It’s during these warm days of summer, when the humid, greenery-scented air brings back nostalgic memories, that I find myself turning to Tol’able David (1921). A masterpiece of Americana, it’s also arguably one of the great masterpieces of the cinema. It’s also one of my absolute favorite silent movies.
I wanted to wish a very HAPPY BIRTHDAY to Louise Fazenda, one of our great unsung comediennes!
And it wouldn’t be a birthday without a fabulous Art Deco cake:
A veteran of Joker comedies who achieved fame as one of Mack Sennett’s Keystone regulars, Ms. Fazenda also had a long career as a character actress in the talkies. She was married to producer Hal B. Wallis for over thirty years. Although most sources say her birth year was 1895 (even contemporary magazines and newspapers), according to her birth certificate the year was actually 1896. I wrote a detailed article on her life here. (Featuring mah very own research! I’m hoping to pen a Louise biography, so if you have any information please contact me.) Continue reading
As part of the ongoing, year-long celebration of his 1917 entry into films, I will periodically review the prominent books on Buster Keaton. Here’s my take on two of the more widely read biographies out there:
One of the great classic film biographies, Keaton–along with Buster’s own autobiography–is an absolute must for anyone looking to learn more about our favorite straight-faced comedian in a porkpie hat. Continue reading
So recently I stumbled across a fun story making the rounds on social media, and thought I’d take a minute to share it myself. Because it’s a perfect antidote for those moments when the world seems to be an endless sea of folks who think that Jurassic Park is an old movie.
The story was published on May 9 of this year on Omaha.com, and the headline alone is a thing of beauty and a joy forever: “The story of the Nebraska fourth-graders who became obsessed with silent cinema”. That’s almost enough right there, but let’s go on: Continue reading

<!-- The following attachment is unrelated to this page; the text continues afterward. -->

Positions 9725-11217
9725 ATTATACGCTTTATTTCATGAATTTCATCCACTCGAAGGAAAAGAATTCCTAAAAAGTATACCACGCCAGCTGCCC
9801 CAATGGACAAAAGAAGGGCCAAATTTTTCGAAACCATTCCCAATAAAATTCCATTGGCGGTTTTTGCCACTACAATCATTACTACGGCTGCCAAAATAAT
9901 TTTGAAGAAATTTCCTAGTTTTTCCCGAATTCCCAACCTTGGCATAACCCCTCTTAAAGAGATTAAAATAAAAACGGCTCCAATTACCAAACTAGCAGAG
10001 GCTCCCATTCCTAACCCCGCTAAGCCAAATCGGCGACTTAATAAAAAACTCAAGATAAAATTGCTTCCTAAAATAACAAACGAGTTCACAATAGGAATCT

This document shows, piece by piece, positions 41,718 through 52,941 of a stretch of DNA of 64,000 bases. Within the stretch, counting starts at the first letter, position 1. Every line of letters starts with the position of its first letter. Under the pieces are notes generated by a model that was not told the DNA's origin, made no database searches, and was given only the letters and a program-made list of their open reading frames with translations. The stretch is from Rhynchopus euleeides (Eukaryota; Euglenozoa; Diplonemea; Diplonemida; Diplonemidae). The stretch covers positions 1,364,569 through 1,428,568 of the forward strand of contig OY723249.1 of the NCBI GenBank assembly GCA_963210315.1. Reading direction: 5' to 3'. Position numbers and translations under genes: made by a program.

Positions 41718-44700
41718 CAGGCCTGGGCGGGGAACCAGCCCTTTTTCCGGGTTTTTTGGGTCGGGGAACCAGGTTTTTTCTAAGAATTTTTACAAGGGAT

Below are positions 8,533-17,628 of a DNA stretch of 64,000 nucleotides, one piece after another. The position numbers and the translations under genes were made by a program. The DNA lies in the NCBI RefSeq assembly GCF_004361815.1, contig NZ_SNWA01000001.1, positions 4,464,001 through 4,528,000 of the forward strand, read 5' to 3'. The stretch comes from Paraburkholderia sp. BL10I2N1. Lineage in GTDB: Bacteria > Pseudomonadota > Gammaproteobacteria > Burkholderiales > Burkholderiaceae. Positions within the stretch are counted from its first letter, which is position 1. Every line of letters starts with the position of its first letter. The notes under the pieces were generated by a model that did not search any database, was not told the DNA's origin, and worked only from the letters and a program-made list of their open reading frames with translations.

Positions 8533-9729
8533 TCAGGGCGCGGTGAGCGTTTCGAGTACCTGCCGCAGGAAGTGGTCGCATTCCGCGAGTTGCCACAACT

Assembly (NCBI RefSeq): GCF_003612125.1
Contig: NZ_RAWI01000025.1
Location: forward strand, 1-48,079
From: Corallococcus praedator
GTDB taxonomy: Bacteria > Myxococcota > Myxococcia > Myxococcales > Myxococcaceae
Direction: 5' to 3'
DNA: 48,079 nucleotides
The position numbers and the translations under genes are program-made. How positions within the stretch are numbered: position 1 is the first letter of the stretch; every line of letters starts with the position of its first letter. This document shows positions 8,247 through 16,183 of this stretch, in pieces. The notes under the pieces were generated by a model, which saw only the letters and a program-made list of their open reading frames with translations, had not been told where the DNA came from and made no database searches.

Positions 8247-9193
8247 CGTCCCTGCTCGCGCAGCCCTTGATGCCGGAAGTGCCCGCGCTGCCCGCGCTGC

If you have even a passing interest in learning about vaudeville–that hugely influential form of entertainment that today’s pop culture wouldn’t be the same without–and indeed want to acquaint yourself with early stage shows in general, there’s one name in particular that you should know: Bert Williams.
Oh yes, I can sense you raising your eyebrows right now–Williams (who himself was black) is in that cringeworthy blackface makeup, white gloves and all. This was how he appeared on the stage, and how audiences recognized him. But this man was much more than a dated makeup–this was a performer who transcended a stock character appearance by his sheer talent and charisma, and became one of the most successful performers of his time. A performer so beloved, that after his sudden death in 1922 from pneumonia over 5,000 fans filed past his casket. Continue reading
Hola! I’ve been out of town for a awhile but am back just in time for the Five Stars Blogathon hosted by Classic Film and TV Cafe, celebrating National Classic Movie Day–my kind of holiday!
In true Silent-ology style, I decided to focus on my top 5 utmost favorites from the silent era, rather than film in general. So let’s count down to number 1: Continue reading
Part of the fun of spending an unhealthy amount of time perusing old movie magazines is finding…well, stuff you can’t make up. From a June, 1926 issue of Film Fun:
I’m guessing that many of you have seen silent films from a number of countries, like Germany, France, Italy, Sweden, and possibly even Japan. But have you ever watched one from Ireland?
Sure and there are Irish silents, indade! And they captured snapshots of traditional rural life in Ireland several years before the famous Easter Rising. Thanks to Trinity College in Dublin, several Irish dramas are available for your viewing pleasure on their official YouTube channel. Continue reading
Today is the birthday of Florence La Badie (pronounced “LAH-bah-dee,” as she’d like you to know). She was one of our earliest movie stars, and was perhaps the first to pass away too soon.